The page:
I don’t think anyone advocating pretending that transexualism doesn’t exist. The issue is whether you want a transgender au pair.

AuPair Paris October 23, 2015 at 3:04 pm

Saying that hiring a transgender AP is “too much life” for your children implies either that the children shouldn’t know about transgendered people, or that they shouldn’t share a house with them. Given that the latter is considerably more damning, I’m giving the benefit of the doubt and going with the former.

Boy Au Pair Spain, I really wasn’t talking to you, and given some of the things you’ve written above I don’t particularly wish to engage. I find it difficult to believe you are actually posting in good faith, and not attempting to begin an argument.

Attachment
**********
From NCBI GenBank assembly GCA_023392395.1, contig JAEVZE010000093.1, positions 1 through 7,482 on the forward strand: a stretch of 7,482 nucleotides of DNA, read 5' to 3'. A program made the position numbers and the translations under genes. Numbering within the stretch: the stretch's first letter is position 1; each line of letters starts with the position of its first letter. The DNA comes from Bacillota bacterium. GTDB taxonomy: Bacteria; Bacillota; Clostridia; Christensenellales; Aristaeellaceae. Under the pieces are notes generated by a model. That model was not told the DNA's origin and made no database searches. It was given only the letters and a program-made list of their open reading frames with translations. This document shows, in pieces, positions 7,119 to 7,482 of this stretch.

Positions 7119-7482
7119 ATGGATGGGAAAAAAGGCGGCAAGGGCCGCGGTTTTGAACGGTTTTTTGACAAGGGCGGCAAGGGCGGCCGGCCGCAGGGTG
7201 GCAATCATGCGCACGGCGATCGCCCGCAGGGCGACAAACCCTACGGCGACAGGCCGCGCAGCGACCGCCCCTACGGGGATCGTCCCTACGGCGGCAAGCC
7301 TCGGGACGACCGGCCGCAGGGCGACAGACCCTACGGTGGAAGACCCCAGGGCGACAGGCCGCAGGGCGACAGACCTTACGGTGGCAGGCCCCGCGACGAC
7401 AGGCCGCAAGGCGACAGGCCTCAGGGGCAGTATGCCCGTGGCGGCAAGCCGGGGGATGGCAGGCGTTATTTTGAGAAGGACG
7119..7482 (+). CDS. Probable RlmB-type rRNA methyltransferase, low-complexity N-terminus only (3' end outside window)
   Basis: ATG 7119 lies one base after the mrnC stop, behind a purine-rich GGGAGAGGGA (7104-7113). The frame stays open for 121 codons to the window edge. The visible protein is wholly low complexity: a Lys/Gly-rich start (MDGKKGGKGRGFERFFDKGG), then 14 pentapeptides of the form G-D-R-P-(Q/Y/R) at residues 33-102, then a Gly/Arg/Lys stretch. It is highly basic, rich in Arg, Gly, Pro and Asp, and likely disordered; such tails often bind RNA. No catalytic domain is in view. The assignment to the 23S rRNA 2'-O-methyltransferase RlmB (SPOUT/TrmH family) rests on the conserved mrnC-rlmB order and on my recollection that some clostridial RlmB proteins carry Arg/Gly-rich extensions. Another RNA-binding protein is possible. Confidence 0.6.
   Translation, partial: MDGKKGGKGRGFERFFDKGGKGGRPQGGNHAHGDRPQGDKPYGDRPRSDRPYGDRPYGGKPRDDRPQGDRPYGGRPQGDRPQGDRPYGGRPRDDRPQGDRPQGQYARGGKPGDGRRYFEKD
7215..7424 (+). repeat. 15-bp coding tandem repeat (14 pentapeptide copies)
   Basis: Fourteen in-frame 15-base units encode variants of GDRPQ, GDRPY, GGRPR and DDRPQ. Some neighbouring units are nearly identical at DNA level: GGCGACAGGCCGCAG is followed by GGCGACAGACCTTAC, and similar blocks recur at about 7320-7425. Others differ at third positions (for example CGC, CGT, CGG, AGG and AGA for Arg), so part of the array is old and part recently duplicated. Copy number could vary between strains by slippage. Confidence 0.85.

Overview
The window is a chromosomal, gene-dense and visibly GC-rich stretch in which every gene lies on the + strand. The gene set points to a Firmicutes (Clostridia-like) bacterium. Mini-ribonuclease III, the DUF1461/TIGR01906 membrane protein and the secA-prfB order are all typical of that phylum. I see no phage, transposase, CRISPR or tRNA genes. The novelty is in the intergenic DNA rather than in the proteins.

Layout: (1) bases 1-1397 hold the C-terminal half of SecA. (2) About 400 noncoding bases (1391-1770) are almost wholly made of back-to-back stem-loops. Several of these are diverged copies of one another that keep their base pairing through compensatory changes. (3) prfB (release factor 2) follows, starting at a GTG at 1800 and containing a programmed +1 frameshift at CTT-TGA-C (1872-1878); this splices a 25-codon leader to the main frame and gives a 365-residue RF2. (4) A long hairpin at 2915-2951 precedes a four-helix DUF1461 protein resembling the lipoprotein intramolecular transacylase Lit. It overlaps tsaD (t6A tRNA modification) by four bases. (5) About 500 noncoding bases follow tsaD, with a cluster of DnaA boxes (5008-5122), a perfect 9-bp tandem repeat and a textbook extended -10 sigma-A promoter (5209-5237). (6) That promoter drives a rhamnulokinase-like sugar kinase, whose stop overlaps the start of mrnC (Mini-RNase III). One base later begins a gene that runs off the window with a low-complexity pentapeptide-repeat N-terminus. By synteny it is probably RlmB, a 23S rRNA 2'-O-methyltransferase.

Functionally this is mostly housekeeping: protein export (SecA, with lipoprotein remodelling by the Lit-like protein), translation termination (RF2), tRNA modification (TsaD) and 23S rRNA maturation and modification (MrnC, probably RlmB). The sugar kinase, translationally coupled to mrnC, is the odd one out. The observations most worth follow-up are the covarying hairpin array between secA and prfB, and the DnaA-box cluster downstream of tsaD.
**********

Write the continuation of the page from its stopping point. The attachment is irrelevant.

Boy Au Pair Spain October 23, 2015 at 3:16 pm

Parents tell me all the time they don’t want to live with me because I am male. Come off the melodrama please. That isn’t what anyone is saying. And you say it is me who is trying to pick an argument!!

Fortysomething HM October 23, 2015 at 3:08 pm

But do you believe, Au Pair Paris, that a family can choose not to have a trans AP for entirely neutral reasons having nothing to do with “not accepting” trans people in general? I would hope so because I think a contrary position is judgmental in a superficial way in the same way you are arguing against.

I would not choose a smoker; I would not choose a male (b/c I have a female tween who will be getting a bra and her period soon enough and she would be self conscious of going through that with a male), I would not choose someone with a sedentary lifestyle. I like choosing female APs who play soccer and/or dance, like animals and music b/c my child will more easily bond with her AP.